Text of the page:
A RACE AGAINST TIME. Without entering into too much detail of individual skills and abilities I can explain that the HEMS is a complex organization, and that many forces can be deployed in an emergency. Almost all of the missions have a positive outcome, but unfortunately events occur that affect each effort, even those of real taskforces who quickly mobilize to save people as quickly as possible. The following story is an example and tragic testimony of how it is possible to learn from a tragedy.
A race against time. The first week in December 2008; the western Alps have been whitened by the first winter snow. The snowfall was followed by two days of strong wind and finally the weather forecast spoke of sunny settled weather for the long weekend (to celebrate the immaculate conception of the Virgin Mary).
For fans of snow sports, ski season finally starts. But only the designated skiing tracks should be used because skiing on fresh snow, off the prepared tracks, can be dangerous. In fact the old mountaineers know well that it is better to ski late in winter, when the snow is well settled. Strangely this advice was not considered by four friends, all experienced skiers and all trained in extreme-skiing and one of them also a mountain guide. So the group organize a challenging excursion in Pellice Valley, at the Italian-French border, with the intention of reaching the border crest at a medium altitude of 2800 meters and then skiing down the steep, narrow, vertical and prickly canyon.
They spent the previous night at the Pellice Valley lodge named Willy Jervis, at an altitude of 1732 metres, and the following morning set off for the day. It was a long walk on snow along the bottom of the valley and then a tiring climb up the mountain face, with crampons and skis on their shoulders. When they were a few metres from the top a plate of snow and ice fell into the gully. For the four friends there was no way out; they were dragged and knocked against the rocks for 500 meters. Early in the afternoon the manager of the Willy Jervis lodge, who knew when they were due to come back, didn’t see them launch the alert to the rescue organization, and tried to reach the avalanche area himself. It is difficult to do on foot on fresh snow and takes a long time; precious time for the four friends because the average time to survive in an avalanche is from 30 to 60 minutes. So after considering location, distance and the difference in altitude from the impact and the final front of the avalanche, it appeared evident that finding survivors was hopeless; however the rescue mission was launched.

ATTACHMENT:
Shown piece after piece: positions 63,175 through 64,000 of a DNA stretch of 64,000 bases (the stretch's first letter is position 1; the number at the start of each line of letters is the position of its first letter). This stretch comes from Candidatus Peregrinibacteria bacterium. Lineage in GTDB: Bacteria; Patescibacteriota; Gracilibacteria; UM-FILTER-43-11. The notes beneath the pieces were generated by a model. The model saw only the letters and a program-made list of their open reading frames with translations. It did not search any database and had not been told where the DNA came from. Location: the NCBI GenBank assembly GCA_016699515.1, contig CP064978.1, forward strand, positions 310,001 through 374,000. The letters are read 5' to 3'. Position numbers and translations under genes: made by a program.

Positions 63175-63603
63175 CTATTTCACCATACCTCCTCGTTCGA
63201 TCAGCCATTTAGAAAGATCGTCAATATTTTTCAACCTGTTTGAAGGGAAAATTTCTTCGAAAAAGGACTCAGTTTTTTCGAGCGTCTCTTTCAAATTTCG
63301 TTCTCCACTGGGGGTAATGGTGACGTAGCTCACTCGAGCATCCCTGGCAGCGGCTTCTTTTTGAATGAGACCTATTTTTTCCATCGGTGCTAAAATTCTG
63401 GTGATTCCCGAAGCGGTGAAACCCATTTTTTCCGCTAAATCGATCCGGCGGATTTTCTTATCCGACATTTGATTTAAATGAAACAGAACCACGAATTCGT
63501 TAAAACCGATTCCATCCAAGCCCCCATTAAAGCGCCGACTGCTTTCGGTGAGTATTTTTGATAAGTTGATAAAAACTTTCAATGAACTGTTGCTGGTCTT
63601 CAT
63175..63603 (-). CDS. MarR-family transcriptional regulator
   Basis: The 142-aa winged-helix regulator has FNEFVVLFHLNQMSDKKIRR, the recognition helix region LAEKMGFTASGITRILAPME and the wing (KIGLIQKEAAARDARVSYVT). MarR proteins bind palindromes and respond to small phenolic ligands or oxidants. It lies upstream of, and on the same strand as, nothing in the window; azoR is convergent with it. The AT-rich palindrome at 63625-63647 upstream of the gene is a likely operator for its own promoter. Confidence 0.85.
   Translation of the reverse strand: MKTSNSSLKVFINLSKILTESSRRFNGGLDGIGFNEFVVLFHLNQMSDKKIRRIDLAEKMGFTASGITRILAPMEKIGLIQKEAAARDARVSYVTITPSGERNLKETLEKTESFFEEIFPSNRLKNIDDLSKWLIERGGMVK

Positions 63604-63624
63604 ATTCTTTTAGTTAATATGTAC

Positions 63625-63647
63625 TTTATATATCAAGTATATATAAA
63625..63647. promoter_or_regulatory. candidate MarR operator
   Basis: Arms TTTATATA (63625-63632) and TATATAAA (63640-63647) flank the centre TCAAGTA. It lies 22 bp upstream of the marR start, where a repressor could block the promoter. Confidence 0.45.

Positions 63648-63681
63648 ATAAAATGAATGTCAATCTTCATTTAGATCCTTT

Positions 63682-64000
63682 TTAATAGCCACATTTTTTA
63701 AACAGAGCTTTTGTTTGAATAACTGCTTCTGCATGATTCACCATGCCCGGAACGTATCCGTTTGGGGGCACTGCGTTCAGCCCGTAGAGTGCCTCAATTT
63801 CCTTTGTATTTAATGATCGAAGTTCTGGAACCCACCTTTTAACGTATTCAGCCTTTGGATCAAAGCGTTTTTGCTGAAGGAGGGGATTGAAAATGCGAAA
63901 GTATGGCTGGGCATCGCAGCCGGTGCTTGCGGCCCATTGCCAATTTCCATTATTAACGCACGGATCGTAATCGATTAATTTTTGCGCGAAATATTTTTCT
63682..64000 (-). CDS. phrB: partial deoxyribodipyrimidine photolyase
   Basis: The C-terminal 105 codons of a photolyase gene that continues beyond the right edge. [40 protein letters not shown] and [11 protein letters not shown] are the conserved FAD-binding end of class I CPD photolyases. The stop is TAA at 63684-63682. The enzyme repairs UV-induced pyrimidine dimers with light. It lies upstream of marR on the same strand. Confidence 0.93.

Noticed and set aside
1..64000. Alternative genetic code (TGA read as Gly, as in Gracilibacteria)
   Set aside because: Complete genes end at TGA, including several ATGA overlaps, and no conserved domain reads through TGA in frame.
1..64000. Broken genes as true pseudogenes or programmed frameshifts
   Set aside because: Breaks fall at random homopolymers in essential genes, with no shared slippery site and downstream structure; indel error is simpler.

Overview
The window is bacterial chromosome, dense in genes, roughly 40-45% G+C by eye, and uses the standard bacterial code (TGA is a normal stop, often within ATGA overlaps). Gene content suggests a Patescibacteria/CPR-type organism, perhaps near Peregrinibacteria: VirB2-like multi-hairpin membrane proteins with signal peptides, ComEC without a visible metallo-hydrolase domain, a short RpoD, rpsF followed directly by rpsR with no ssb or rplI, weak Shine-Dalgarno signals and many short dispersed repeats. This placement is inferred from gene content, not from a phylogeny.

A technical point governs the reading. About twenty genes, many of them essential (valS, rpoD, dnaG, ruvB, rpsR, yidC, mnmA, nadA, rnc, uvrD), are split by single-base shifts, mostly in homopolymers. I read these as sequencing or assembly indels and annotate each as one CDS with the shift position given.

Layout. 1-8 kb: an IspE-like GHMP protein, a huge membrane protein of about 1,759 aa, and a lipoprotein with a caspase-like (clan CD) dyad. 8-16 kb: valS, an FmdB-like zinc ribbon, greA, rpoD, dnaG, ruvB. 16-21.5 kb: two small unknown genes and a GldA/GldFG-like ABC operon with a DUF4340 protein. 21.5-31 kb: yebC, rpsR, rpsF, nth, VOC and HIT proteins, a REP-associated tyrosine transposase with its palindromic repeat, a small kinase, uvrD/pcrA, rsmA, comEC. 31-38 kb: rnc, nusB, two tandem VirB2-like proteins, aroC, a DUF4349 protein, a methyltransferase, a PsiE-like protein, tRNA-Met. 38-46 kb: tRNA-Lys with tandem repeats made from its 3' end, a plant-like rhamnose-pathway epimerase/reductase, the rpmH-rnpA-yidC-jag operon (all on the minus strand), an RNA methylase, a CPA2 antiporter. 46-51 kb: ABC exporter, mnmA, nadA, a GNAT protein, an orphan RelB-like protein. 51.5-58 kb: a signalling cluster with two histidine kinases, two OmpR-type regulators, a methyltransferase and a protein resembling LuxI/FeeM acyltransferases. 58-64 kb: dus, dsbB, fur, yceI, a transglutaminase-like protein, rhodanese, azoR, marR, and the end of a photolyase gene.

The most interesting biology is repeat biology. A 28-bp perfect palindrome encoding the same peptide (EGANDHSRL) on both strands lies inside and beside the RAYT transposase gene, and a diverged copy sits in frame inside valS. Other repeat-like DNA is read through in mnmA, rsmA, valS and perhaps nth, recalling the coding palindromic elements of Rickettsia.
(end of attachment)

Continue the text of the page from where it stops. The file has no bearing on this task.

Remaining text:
The Mountain Rescue National Corps CNSAS and the Guardia di Finanza Mountain Rescue SAGF deploy 60 rescuers, canine units and a mobile truck equipped with a radio and weather station to be used as the coordination centre. In a race against the time three helicopters have been deployed to transport people and equipment and to monitor the area and search by air. An AW139 operated by Regional 118 HEMS, a Lama operated by Airgreen and a NH-500MD operated by the Guardia di Finanza Venegono Air Section.
It was a battle against time; in December the days are the shortest of the year, and the forecast predicted that a new problem would arise in 36 to 48 hours. The AW139 took part in operations at the first stage and was very effectiveness in a transport role thanks to its spacious cabin used for cargo. From the base-camp, established on a little football ground in the Bobbio Pellice village, the AW139 transported many rescuers and equipment to the site of the avalanche. It was flanked by the other helicopters mentioned. A real aerial ballet took place, with continuous comings and goings allowing all rescue teams to be deployed. So in the few hours of light left that afternoon it was possible find two of the missing people, unfortunately both died.
Hoping that the other missing people were carrying personal locator avalanche beacons (the ARVA) the AW139 flew over the area trying to pick up any signals. To do this they used a Barryvox VS2000Pro receiver which was suspended a few meters under the AW139. The mentioned receiver has to be used externally so that its electromagnetism doesn’t disturb the onboard equipment. No signals were detected. Just before night fall, an object is seen in the ravine, high in altitude, but it is much too dangerous to go at night, so it was decided that they would wait for first light of the next day.